The previous generation Glif has been a constant part of my iPhone photo setup with a small tripod and the headphones as an off phone shutter release. Of course I ordered the new, adjustable Studio Neat — Glif today when it was released. It’s a nice combination of stand and tripod adaptor, and now it will work with all my phones.
I carry camera gear with me, in my backpack, just about everywhere I go. I’ve almost always had a DSLR, a point and shoot, and some kind of phone camera, and I bring some version of this set of gear with me when I go out of town, or out on the town. Sometimes, it’s a hard decision on which version of this set of gear I should bring. I mainly use my Sony NEX-7, which I absolutely love as my point and shoot now, but it’s too big to fit in my pocket comfortably, meaning that I leave it home when I would sometimes like to bring it. A lot of the time, I am just carrying my phones, and I take about half the photos I take with my iPhone 5.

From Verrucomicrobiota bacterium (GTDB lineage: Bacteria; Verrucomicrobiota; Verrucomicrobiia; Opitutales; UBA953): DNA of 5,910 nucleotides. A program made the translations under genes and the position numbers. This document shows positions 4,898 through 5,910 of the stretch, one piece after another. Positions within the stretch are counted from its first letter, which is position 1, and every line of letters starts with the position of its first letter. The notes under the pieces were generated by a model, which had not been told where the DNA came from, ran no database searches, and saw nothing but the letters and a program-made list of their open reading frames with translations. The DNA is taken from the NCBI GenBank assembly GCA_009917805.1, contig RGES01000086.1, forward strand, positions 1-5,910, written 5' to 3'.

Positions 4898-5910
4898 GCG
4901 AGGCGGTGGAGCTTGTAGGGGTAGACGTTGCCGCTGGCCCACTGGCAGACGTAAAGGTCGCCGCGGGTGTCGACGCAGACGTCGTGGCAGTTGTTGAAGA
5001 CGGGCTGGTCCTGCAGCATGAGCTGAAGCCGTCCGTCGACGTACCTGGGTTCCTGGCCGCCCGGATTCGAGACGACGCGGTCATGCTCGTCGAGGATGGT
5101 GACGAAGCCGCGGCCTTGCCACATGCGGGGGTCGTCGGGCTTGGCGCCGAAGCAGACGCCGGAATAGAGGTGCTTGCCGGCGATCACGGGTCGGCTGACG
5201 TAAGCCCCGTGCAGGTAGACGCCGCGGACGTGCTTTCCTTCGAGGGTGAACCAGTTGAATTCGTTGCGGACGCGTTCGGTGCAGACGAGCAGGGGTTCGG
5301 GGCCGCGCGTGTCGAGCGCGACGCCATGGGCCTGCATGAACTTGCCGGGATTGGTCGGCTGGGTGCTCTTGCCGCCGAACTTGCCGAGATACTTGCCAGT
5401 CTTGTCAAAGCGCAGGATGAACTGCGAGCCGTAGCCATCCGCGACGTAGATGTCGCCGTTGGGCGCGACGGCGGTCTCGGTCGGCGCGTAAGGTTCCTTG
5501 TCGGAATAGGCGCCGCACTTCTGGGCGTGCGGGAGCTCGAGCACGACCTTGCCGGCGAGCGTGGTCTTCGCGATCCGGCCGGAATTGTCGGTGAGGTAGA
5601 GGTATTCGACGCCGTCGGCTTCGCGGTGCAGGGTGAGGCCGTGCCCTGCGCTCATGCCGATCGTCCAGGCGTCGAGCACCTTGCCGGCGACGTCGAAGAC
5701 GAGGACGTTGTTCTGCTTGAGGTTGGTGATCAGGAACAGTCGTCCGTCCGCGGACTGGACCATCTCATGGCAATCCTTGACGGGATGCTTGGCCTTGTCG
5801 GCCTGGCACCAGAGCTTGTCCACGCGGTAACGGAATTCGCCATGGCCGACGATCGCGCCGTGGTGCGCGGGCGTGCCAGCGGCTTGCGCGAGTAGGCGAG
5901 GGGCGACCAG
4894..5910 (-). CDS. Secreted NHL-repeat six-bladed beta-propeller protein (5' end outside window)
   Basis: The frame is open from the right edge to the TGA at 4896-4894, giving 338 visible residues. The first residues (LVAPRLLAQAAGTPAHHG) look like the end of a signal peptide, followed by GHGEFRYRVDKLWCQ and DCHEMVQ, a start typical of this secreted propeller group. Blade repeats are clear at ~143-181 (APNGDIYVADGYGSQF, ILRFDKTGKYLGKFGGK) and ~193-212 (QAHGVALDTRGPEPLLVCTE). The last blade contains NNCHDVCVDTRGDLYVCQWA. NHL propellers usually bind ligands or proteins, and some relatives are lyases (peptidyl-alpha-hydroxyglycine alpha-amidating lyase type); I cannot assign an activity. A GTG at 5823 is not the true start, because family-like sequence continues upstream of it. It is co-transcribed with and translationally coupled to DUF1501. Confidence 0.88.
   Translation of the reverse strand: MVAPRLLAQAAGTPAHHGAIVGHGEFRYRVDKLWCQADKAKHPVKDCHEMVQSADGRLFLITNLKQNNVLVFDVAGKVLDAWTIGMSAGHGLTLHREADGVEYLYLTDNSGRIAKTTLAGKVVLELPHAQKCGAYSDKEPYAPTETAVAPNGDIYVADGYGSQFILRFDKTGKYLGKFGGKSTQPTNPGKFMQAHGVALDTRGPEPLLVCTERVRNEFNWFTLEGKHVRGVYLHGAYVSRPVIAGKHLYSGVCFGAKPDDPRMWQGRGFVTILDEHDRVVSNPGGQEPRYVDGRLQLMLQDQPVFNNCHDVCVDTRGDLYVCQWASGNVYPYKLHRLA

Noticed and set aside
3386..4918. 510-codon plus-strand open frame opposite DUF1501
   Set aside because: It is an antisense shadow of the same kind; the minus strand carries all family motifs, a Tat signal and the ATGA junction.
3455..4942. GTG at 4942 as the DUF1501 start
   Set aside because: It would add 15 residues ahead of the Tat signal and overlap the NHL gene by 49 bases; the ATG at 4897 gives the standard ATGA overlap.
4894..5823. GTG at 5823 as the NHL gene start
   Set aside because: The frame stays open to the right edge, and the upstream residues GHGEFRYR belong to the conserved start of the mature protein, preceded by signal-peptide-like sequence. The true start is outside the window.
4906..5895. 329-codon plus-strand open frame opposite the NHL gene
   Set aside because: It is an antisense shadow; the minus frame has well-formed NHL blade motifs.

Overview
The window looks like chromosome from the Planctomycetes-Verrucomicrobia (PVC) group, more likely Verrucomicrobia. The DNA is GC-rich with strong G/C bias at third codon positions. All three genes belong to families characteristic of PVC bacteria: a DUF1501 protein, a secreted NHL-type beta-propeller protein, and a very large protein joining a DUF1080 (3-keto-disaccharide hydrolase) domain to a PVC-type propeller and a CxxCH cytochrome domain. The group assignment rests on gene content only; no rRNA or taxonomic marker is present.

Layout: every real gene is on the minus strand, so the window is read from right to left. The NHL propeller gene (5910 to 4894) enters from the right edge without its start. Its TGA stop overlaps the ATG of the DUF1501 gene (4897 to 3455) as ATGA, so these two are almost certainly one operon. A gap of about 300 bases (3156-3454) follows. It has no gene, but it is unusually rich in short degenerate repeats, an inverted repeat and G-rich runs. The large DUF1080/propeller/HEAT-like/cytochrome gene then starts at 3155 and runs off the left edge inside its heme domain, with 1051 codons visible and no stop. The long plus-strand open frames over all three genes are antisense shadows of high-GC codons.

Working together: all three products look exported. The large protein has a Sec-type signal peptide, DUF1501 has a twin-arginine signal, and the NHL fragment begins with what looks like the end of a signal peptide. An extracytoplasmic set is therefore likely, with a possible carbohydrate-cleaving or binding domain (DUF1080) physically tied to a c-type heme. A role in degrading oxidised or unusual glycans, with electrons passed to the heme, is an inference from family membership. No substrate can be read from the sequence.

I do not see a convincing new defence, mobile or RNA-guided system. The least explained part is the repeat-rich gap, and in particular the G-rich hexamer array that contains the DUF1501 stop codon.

I’m intrigued by the new Sony QX10 and QX100 smartphone attachments that are compatible with the iPhone. This attachment approach seems a little fiddly to me at first glance, but also seems like the next step that makes sense in the evolution of pocket camera gear. I already carry a small pack of extras for iPhone photography including a Glif, a small tripod, and the stock headphones to use as an off phone shutter trigger. This would be a natural extension of that kit, assuming it fits in my pocket comfortably. I suspect that they should have designed it with the average pocket size in mind, and doubt that they did. I’m going to take a flyer on the cheaper one and see if it fits my gear profile somewhere between just the iPhone 5 and the step up to the Sony NEX-7. As always, Digital Photography Review has a pretty thorough overview post with a lot more detail.